French money may circulate without restriction. After fifteen years a plebiscite will be held by communes to ascertain the desires of the population as to continuance of the existing regime under the league of nations, union with France, or union with Germany. The right to vote will belong to all inhabitants over 20 resident therein at the signature.
Taking into account the opinions thus expressed, the league will decide the ultimate sovereignty. In any portion restored to Germany the German government must buy out the French mines at an appraised valuation.
If the price is not paid within six months thereafter this portion passes finally to France. If Germany buys back the mines, the league will determine how much of the coal shall be annually sold to France.
New Nations Recognized
German Austria---Germany recognizes the total independence of German-Austria in the boundaries traced.
Czecho-Slovakia.---Germany recognizes the entire independence of the Czecho-Slovak state, including the autonomous territory of the Ruthenians south of the Carpathians and accepts the frontiers of this state as to be determined, which in the case of the German frontier shall follow the frontier of Bohemia in 1914. The usual stipulations as to acquisition and change of nationality follow.
Poland---Germany cedes to Poland the greater part of upper Silesia, Posen and the province of West Prussia on the left bank of the Vistula. A field boundary commission of seven---five representing the allied and associated powers and one each representing Poland and Germany---shall be constituted within fifteen days of the peace to delimit this boundary. Such special provisions as are necessary to protect racial, linguistic, or religious minority and to protect freedom of transit and equitable treatment of commerce of other nations shall be laid down in a subsequent treaty between the five allied and associated powers and Poland.
East Prussia.---The southern and eastern frontier of East Prussia as sucing (word obscure) Poland is to be fixed, by plebiscite, the first in the regency of Allenstein between the southern frontier of East Prussia and the northern frontier of Regierungsbesirk Allenstein, from where it meets the boundary between East and West Prussia to its junction with the boundary between the circles of Oletsko and Augersburg, thence the northern boundary of Oletsko to its junction with the present frontier, and the second in the area comprising the circles of Stuhm and Rosenburg and the parts of the circles of Marienburg and Marienwerder east of the Vistula.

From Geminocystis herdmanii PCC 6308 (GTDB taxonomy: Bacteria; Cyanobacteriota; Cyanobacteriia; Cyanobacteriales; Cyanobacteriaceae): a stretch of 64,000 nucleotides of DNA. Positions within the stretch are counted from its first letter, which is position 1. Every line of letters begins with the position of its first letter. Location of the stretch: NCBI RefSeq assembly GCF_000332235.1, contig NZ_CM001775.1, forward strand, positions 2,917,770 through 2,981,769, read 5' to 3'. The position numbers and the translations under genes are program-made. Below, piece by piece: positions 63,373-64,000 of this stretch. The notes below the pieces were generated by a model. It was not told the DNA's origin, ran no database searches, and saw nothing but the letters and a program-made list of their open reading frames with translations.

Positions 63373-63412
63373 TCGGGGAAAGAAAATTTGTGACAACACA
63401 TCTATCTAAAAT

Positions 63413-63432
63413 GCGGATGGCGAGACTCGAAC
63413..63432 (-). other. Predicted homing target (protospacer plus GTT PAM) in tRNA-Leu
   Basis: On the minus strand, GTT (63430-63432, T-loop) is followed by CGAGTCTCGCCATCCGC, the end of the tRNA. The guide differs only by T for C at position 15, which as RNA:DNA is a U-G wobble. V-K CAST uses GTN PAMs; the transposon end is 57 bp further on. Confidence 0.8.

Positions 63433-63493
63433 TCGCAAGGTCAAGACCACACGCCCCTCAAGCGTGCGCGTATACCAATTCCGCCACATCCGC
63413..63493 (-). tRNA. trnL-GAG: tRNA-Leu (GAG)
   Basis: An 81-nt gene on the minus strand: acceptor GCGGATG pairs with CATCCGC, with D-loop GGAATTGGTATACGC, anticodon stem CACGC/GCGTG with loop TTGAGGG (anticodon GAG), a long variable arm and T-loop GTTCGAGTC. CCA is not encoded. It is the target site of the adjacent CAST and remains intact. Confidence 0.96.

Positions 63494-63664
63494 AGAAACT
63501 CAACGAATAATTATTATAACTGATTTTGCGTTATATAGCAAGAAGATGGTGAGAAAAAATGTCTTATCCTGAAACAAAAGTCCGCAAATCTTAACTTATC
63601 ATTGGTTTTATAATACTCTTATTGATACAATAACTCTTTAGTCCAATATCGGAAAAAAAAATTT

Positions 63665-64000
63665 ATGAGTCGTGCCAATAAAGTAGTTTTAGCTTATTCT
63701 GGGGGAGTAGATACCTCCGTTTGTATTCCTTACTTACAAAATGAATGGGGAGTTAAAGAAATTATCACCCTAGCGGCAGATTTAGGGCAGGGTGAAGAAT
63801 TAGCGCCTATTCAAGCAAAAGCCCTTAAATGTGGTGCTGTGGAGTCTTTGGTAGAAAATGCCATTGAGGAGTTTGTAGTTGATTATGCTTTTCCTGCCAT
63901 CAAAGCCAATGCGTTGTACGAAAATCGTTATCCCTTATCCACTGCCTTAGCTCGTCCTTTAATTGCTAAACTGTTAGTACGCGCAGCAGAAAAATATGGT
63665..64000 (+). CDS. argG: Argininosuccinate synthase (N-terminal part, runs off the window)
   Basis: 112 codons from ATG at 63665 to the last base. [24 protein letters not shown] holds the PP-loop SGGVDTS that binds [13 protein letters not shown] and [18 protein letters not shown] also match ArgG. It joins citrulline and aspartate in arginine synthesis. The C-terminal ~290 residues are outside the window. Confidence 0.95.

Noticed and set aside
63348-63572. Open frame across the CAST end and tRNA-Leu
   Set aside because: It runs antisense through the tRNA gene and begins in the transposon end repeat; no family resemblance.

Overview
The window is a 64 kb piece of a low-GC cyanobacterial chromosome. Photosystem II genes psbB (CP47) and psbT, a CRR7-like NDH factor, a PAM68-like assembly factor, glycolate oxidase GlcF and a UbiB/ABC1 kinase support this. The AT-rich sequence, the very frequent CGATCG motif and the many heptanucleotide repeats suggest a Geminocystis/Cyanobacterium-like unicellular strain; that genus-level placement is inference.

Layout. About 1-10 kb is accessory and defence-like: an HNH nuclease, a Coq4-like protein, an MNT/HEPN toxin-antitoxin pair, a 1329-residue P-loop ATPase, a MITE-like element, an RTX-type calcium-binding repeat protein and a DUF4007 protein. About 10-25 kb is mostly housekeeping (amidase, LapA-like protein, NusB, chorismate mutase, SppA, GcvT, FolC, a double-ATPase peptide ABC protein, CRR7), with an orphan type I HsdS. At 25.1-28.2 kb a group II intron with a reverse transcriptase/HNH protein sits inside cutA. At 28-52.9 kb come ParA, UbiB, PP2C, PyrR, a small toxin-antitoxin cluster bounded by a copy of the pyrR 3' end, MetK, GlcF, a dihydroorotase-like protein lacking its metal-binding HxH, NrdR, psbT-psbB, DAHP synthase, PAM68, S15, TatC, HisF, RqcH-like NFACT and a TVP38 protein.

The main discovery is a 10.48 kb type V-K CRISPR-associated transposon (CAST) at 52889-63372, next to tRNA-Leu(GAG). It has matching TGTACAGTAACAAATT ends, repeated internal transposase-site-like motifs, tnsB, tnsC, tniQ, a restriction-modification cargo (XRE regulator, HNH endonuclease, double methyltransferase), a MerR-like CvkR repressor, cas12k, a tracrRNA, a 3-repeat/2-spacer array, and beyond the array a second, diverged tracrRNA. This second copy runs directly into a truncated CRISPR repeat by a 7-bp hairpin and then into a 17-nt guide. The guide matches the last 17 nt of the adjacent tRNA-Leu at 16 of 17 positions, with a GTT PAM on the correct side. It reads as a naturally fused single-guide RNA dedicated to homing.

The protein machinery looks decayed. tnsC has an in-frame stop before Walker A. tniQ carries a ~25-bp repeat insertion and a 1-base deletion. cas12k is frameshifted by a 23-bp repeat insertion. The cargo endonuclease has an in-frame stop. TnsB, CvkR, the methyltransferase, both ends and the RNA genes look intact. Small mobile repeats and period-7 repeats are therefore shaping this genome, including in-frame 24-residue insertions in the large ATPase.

In each case German troops and authorities will move out within fifteen days of the peace and the territories be placed under an international commission of five members appointed by the five allied and associated powers, with the particular duty of arranging for a free, fair, and secret vote. The commission will report the results of the plebiscites to the five powers with a recommendation. for the boundary, and will terminate its work as soon as the boundary has been laid down and new authorities set up.
The five allied and associated powers will draw up regulations assuring East Prussia full and equitable access to and use of the Vistula. A subsequent convention, of which the terms will be fixed by the five allied and associated powers, will be entered into between Poland, Germany and Danzig, to assure suitable railroad communication across German territory on the right bank of the Vistula between Poland and Danzig while Poland shall grant free passage from East Prussia to Germany.
The northeastern corner of East Prussia, about Memel, is to be ceded by Germany to the associated powers, the former agreeing to accept the settlement made, especially as regards the nationality of the inhabitants.
Danzig a Free City
Danzig.---Danzig and the District immediately about it is to be constituted into the "free city of Danzig," under the guarantee of the league of nations. A high commissioner, appointed by the league and president at Danzig shall draw up a constitution in agreement with the duly appointed representatives of the city, and shall deal in the first instance with all differences arising between the city and Poland.
The actual boundaries of the city shall be delimited by a commission appointed within six months from the peace and to include three representatives chosen by the allied and associated powers and one each by Germany and Poland.
A convention, the terms of which shall be fixed by the five allied and associated powers, shall be concluded between Poland and Danzig, which shall include Danzig within the Polish custom frontiers, though a free area in the port; insure to Poland the free use of all the city's waterways, docks, and other port facilities, the control and administration of the Vistula and the whole through railway systems within the city and postal, telegraphic, and telephonic communication between Poland and Danzig; provide against discrimination against Poles within the city and place its foreign relations and the diplomatic protection of its citizens abroad in charge of Poland.
Denmark.---The frontier between Germany and Denmark will be fixed by the self-determination of the population. Ten days from the peace German troops and authorities shall evacuate the region north of the line running from the mouth of the Schlei south of Kappol, Schleswig and Friedrichstadt, along the Eider to the North sea, south of Tanning; the workmen and soldiers' councils shall be dissolved; and the territory administered by an international commission of five, of whom Norway and Sweden shall be invited to name two.